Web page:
John Stuart Mill on free speech

Reprinted from Instapundit.

A MUST-READ FOR POTENTIAL SNOWFLAKES: All Minus One, a beautifully illustrated and smartly abridged version of John Stuart Mill’s arguments for free speech in “On Liberty,” is just out at Heterodox Academy, which hopes it will become required reading for students before they enter college. Here’s a conversation about Mill — and why he’s more relevant than ever — with Richard Reeves, the Mills biographer who edited this book together with Jonathan Haidt.

ALL MINUS ONE
John Stuart Mill’s Ideas on Free Speech Illustrated

Heterodox Academy has produced a new book based on John Stuart Mill’s famous essay On Liberty to make it accessible for the 21st century. Here’s what makes our edition special:

1) It’s just the second chapter (out of 5), because that chapter gives the best arguments ever made for the importance of free speech and viewpoint diversity;

2) We have reduced that chapter by 50% to remove repetitions and historical references that would be obscure today, producing a very readable 7000 word essay;

3) Editors Richard Reeves (a biographer of Mill) and Jon Haidt (a social psychologist) have written a brief introduction to link Mill and his time to the issues of our time, and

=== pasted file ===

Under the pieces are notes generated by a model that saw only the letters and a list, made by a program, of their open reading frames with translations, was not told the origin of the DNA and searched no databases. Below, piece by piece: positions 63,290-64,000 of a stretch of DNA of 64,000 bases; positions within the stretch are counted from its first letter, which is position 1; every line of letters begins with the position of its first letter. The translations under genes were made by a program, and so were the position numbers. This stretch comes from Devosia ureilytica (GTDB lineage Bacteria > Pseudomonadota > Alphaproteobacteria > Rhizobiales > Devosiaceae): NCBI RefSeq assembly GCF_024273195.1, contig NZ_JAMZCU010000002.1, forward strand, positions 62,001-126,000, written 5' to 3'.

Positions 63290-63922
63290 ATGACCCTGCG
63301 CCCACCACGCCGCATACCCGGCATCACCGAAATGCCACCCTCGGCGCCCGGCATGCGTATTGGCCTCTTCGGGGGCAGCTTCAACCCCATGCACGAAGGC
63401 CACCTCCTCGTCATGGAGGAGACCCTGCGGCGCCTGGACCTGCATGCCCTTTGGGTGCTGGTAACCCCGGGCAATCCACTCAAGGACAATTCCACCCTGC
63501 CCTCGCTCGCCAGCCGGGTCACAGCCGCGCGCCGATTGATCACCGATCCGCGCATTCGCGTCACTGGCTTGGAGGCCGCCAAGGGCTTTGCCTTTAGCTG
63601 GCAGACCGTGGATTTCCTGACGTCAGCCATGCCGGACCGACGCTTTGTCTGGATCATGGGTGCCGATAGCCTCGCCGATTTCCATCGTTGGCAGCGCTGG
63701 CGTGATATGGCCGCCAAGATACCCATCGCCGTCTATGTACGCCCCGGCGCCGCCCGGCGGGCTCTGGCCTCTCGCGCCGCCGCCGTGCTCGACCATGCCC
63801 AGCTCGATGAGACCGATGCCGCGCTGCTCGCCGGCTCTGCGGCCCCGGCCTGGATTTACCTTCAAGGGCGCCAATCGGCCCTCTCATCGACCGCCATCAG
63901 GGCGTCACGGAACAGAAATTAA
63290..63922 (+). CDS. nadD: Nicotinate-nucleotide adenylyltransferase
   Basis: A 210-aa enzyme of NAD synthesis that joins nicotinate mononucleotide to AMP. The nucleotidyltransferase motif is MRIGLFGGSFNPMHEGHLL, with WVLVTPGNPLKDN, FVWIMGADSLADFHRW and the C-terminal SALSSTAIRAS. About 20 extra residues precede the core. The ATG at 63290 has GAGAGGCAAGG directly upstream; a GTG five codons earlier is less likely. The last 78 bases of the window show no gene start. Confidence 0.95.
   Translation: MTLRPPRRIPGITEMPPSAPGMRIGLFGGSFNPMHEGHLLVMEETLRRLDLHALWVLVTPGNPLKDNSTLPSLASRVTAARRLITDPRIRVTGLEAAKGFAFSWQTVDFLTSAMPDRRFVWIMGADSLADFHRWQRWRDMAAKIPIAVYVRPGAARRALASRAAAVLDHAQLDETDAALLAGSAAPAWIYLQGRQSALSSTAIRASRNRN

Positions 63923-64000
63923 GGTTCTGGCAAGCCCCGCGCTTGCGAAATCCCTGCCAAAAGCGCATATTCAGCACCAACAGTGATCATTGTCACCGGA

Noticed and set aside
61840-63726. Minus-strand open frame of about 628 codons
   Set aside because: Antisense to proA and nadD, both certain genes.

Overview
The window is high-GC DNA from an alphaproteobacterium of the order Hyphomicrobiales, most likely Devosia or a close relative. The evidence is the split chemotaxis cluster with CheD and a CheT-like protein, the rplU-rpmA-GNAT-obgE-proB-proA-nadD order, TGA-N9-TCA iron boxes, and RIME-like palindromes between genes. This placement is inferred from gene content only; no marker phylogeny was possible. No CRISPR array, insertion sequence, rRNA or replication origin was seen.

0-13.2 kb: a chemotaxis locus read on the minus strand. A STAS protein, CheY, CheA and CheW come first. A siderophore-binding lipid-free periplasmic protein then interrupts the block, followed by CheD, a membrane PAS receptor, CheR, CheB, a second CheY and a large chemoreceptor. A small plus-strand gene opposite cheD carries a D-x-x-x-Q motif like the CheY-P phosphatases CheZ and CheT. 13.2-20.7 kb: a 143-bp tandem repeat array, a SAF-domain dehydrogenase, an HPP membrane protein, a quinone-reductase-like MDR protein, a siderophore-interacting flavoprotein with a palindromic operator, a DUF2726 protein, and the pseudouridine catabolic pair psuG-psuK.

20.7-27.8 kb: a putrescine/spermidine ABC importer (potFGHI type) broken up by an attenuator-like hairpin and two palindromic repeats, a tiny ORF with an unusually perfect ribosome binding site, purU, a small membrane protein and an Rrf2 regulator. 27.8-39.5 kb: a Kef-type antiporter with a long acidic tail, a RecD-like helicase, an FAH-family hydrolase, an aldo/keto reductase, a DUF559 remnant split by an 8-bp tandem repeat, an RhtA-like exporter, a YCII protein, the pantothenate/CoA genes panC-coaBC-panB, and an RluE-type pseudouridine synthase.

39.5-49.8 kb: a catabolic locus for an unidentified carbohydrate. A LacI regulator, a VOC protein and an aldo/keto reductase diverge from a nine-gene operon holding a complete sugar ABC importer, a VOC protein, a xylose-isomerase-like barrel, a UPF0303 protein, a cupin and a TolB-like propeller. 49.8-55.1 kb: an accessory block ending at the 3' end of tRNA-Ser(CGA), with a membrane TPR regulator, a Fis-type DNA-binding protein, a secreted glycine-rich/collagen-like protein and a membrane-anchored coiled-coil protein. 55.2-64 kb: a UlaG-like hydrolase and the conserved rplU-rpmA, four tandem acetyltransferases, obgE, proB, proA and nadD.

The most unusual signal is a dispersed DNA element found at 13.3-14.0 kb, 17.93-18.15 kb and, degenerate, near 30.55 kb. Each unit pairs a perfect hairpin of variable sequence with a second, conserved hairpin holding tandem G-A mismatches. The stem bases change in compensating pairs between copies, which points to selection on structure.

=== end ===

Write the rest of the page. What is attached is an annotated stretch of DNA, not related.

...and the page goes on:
4) Artist Dave Cicirelli has created 16 gorgeous original illustrations that amplify the power of Mill’s metaphors and arguments.

If you would like to order a copy you can find out where at the link.

And for what it’s worth, John Stuart Mill also wrote the best economics book ever published, and for which there is a modern version as well if these are the kinds of things that interest you.

 

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2 Responses to John Stuart Mill on free speech

  1. Up The Workers!

    “John Stuart Mill, of his own free will,
    On half a pint of shandy was particularly ill”.

    Sorry, but I make it a strict habit never to get philosophy from a shandy-drinker.

    Mind you, if he has a decent bottle bottle of Single Malt, that’s another matter!

  2. Jonathan Haidt is doing some wonderful work for free speech and campus reform. He and a couple of others have over 100 professors (last I herd a few months ago so probably more now) signed onto an organization they’ve set up to advocate for free speech on campus.

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